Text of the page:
Preparing for the role
While Ubach’s Suze often brings moments of levity and comic relief, King’s time on the screen explores the depth and limits of a “mother’s love.” While King herself doesn’t have children, she said she finds this wellspring from witnessing her sisters’ and friends’ relationships with their children.
“They’re not going through what Leslie’s going through but I can still, you know, talk with them about dealing with teenage problems,” King said.
Before filming intense scenes with Zendaya and Reid, they each prepare separately. Everyone has their own process inside their trailers — for King, it entails a meditation in the morning.
Upon arrival, the actors bring a “heaviness” to the set, a palpable sobriety felt by even the crew, King said.
“What we’re about to do is important, so we want to make sure that we stay in the moment,” she said.
With every take, the trio aims to “elevate” the scene, King said, tapping into new emotional depths that result in the signature rawness that has made “Euphoria” so special to so many.
“That’s done because we trust each other,” King said. “We know that no matter what happens in this scene, we’re still going to be family, we’re still going to hug and tell each other ‘We love you.’ So it’s about serving the characters."
Most of King's past experience lies in comedy. But the biggest preparation King had for bringing the role of Leslie to life is just that: life.
"I do not take this lightly, I do not go into this thinking, 'Oh it's just a role, it's just acting' — no, I understand the gravity of addiction," King said.
Through her work with an acting coach, King brought out “dark moments” in her life to the forefront, turning them into visceral experiences from which she can fuel her portrayal of Leslie.
"On set I was able to go back into those moments where I was on the receiving end of someone hurting me, or dealing with an adult who had an addiction," King said.
King told Forbes before the show first premiered that her uncle died three months before season one began filming due to causes related to drug addiction.
"I know I was born to play this role because of all of the things that I went through," King told TODAY.
She added, "I'm always committed to telling Leslie's story and making sure parents and families who are dealing with addiction understand that what you're seeing is a true, honest portrayal, at least from my end."
Coping with criticism
As the most-tweeted about show of the decade so far, “Euphoria” is known for sparking debate, not just over plot points and off-screen drama, but over its position as a form of media with young audiences. D.A.R.E. has previously condemned the show’s depiction of substance abuse, saying HBO chose to "misguidedly glorify and erroneously depict high school student drug use ..."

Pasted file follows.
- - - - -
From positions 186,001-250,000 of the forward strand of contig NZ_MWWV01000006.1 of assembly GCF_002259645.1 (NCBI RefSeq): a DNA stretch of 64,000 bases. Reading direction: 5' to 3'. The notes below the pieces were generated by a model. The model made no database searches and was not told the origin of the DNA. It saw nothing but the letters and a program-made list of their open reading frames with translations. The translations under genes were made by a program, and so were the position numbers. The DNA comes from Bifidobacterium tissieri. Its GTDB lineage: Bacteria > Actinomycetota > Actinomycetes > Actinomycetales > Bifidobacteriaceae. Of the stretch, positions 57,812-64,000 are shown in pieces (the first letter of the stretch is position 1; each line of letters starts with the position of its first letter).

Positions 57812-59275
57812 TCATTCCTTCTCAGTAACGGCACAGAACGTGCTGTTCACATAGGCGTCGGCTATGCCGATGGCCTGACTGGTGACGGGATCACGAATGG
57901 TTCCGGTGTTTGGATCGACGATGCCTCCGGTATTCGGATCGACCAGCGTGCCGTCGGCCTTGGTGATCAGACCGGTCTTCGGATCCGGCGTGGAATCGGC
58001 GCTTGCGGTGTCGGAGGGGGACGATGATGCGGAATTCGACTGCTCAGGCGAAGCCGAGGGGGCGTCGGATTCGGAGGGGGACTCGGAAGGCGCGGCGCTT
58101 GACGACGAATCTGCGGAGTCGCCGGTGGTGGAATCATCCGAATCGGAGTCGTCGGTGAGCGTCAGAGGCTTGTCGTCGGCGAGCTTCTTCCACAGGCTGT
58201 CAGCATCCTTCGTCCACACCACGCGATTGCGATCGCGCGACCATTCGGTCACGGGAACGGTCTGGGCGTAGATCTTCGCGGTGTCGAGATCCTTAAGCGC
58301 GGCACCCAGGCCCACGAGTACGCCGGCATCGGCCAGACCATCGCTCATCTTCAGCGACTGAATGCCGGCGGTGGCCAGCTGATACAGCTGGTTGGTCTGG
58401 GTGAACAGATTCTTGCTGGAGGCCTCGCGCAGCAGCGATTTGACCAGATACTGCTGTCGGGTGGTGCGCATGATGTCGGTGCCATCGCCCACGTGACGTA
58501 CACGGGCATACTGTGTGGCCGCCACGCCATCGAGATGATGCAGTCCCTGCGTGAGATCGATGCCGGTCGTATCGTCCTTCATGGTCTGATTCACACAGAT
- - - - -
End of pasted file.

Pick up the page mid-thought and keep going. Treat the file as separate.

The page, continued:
King believes the idea of “Euphoria” as a glorification of drug abuse is a likely “knee-jerk reaction” from “someone who hadn't watched the show or didn’t give the show a chance.”
Zendaya told Entertainment Weekly that if anything, the show aims to “to hopefully help people feel a little bit less alone in their experience and their pain.”
“It’s unfair, but at the same time, you know, that's what happens when you put TV out into the universe,” King said. “People are gonna have different reactions to it.”
On a personal note, King has also received criticism from fans in regards to her character through direct messages on Instagram. Some have said, "the wrong parent died." Others have accused her of pushing Rue to commit suicide.
But at the same time, she's received notes commending her character's realism and recognizing that sometimes you have to say hard things to someone you love.
“I know viewers took away the idea of a mother really trying her hardest to save her family,” King said. “... I just hope people realize, no matter what, anything you go through can be overcome, if you really, really want to get on the other side of it.”
In general, King doesn't take the hate personally. If a message truly touches her heart she will respond, but she keeps her distance.
The main moments where King can at times struggle to separate herself from her character is during the throes of an intense fight scene. In those moments, it's hard not to react like "Nika" based on her own experiences.
"Within that moment, it's not what Leslie would do," King said. "So I have to find reasons and justifications to do things that are against my own nature."
And after the premiere of episode seven, when some viewers took to Twitter calling Leslie a "bad mother" for her harsh, honest words to Rue, King came to her character's defense, tweeting, "Leslie is a mom but she’s also a person with another child to worry about. On top of her own mental health."
But for the most part, when King leaves set, she's back to herself.
Once she strips off Leslie's oversized cardigan, she puts on her preferred outfit of skinny jeans and sneakers. And like Leslie, King makes self-care a priority. Back at her loft, she has a prayer closet. It's simply her regular closet, but with a mat, giving her a dedicated space to stretch and decompress. She'll do some aromatherapy, relaxing to the scent of lavender and releasing the day, letting go of the "heaviness" required for her role as a mom trying to save one child while not turning her back on another.
With Leslie left behind, she finds Nika, again.